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04 Apr 2010

Miss Marion Solo Show at La B.A.N.K, Paris

Copyright Miss Marion. Courtesy La B.A.N.K, Paris.

Plus j'embrasse, plus j'aime embrasser / Miss Marion
La B.A.N.K


April 1st to April 30th 2010 Opening hours:
Tue to Sat 11am-7pm

Marie-Céline Somolo / Céline Brugnon
+33 1 42 72 06 90
+33 1 42 72 07 80

La B.A.N.K
42, rue Volta
75003 Paris

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Miss Marion Solo Show at La B.A.N.K, Paris

Miss Marion devotes her practice to the exploration of female archetypes in Hollywood films from the 1920s to 1950s. Since 2005, she has focused on decoding the Sex Symbol myths from pop era Pin-Up to film noir Femme Fatale in her performances, installations, photography, videos and collages. The full or partial disclosure of her own body enables her to evoke the notion of voyeurism and to question the artist's presence/absence in relation to the viewer's submission to her domination. For her first solo exhibition 'Plus j'embrasse, plus j'aime embrasser', Miss Marion will address the vulnerability generated by such control.

In her childhood, at the family home in Cherbourg, Marion held her first secret make-up sessions, organised behind her feminist mother's back. Thanks to Le Cinema de Minuit, she developed a real fascination with the stars who would help form her aesthetic sense: Hepburn, Monroe and Hayworth. Her interpretation of the game of seduction found its first expression in the form of a memoir about pink and femininity which she wrote during her time studying at decorative art. But it was not until her years in London, Paris and the world of high fashion, where she works as a press officer, that Miss Marion would really reveal the feminine side within her.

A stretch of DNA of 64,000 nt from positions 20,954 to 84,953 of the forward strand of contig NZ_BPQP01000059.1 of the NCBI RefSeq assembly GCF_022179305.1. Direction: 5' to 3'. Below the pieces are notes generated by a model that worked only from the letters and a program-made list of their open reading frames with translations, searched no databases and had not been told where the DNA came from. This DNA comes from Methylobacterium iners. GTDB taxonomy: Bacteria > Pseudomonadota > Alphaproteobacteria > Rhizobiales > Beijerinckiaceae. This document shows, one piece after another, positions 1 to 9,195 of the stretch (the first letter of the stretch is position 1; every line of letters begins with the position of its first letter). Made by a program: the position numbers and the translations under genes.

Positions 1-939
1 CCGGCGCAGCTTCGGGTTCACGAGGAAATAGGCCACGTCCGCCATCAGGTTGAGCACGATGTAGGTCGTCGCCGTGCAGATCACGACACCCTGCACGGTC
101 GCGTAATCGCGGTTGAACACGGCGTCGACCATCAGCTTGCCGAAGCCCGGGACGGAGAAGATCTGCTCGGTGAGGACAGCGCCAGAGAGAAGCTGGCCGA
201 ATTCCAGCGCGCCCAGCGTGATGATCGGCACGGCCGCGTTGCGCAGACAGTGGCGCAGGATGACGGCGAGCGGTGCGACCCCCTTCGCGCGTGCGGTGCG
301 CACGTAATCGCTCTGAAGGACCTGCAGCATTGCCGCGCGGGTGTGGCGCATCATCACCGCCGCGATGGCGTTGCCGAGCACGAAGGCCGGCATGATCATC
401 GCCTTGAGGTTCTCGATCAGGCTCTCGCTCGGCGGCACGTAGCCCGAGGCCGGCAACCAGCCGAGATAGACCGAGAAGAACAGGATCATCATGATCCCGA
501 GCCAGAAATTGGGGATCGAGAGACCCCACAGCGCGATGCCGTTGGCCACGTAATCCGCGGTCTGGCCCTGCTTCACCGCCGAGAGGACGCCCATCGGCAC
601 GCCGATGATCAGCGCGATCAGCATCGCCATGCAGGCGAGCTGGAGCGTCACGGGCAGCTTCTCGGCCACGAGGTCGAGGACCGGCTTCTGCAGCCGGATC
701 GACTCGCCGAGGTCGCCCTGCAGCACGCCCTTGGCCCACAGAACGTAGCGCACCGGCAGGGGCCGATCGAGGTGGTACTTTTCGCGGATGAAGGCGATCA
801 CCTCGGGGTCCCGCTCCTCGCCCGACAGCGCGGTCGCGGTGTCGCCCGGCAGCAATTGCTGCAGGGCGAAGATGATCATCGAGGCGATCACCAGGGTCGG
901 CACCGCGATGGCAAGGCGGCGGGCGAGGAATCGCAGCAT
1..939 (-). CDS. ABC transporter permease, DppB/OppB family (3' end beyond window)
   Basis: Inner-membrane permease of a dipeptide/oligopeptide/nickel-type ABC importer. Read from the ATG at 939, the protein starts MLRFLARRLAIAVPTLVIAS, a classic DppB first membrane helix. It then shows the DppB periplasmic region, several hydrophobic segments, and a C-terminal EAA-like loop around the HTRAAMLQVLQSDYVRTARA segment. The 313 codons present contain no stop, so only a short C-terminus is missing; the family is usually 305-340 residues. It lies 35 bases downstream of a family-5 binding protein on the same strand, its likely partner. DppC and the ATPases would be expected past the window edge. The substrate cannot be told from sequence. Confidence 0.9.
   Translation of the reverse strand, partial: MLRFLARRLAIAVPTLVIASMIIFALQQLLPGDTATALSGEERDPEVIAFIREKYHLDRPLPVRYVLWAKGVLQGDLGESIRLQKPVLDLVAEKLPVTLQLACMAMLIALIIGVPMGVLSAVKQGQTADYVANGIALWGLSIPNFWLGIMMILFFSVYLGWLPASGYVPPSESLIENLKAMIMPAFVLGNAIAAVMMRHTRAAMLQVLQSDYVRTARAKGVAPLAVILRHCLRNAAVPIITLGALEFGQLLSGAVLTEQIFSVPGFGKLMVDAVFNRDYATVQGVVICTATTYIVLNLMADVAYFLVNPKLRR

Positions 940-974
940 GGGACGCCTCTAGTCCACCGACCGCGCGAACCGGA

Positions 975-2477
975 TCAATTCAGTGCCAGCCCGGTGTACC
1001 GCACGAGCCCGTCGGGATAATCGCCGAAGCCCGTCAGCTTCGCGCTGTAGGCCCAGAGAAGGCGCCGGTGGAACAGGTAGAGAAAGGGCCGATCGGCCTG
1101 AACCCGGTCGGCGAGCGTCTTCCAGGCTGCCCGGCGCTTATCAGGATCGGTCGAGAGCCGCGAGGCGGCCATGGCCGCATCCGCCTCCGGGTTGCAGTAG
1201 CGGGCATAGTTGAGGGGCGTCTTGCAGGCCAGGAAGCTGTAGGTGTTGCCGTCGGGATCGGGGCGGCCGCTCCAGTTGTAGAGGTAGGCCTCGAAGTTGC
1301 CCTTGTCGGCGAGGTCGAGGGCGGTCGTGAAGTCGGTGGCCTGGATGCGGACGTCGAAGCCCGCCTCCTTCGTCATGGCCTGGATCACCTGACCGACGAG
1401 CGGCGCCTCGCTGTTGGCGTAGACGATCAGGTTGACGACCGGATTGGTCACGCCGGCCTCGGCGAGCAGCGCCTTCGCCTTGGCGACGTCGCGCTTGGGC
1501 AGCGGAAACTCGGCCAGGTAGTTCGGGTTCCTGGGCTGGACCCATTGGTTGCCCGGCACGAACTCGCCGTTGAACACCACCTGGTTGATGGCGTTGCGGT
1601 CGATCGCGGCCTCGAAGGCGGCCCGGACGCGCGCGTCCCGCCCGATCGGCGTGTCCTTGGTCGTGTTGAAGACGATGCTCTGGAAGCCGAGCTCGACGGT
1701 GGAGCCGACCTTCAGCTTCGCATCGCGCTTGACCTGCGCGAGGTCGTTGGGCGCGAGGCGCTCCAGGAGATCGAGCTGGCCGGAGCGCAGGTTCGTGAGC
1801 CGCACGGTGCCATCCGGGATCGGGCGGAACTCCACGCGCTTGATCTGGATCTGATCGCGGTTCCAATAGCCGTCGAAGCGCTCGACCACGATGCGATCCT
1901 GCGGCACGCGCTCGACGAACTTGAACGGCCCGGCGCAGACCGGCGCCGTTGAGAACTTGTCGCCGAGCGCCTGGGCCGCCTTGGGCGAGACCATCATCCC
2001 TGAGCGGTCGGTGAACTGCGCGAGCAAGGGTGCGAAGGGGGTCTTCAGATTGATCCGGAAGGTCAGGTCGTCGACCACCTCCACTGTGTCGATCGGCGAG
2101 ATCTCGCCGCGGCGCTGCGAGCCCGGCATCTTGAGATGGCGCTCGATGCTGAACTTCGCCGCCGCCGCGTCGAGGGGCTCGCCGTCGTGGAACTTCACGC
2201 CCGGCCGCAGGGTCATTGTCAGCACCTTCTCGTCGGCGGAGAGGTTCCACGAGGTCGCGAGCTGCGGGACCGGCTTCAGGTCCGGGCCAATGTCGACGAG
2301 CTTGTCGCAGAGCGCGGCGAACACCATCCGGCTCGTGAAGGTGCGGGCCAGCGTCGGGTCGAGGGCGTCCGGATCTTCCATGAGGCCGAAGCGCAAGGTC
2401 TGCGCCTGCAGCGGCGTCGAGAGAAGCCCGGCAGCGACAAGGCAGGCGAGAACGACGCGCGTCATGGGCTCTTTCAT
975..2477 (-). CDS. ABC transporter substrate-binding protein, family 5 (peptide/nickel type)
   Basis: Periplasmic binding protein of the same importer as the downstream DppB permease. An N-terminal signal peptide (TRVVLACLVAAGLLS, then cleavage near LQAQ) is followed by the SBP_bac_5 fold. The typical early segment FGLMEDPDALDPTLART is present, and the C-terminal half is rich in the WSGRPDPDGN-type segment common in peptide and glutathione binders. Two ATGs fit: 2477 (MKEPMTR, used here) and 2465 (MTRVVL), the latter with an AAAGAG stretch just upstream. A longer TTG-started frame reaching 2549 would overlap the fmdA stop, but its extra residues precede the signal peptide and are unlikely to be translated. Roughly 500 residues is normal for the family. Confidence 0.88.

Since 2005, Miss Marion has been expressing this transformation by means of interactive installations which put the viewer in the position of a voyeur. Whether staring her public in the eyes while slowly and silently undressing in performances, sometimes involving multiple actors, or forcing this same public to look at a part of her body in a repetitive and obsessive way via a polished installation mechanism, Miss Marion reclaims an old instrument of masculine power: the gaze. This reversal of power is based on a contemporary reinterpretation of the great feminine archetypes promoted by Hollywood cinema, roughly from 1920 to 1960. Behind the multiple identities successively embodied by the artist - woman-child, femme fatale and popular pin-up - the fragilities of a post-feminism balancing emancipation and the reappropriation of sex symbol codes are highlighted.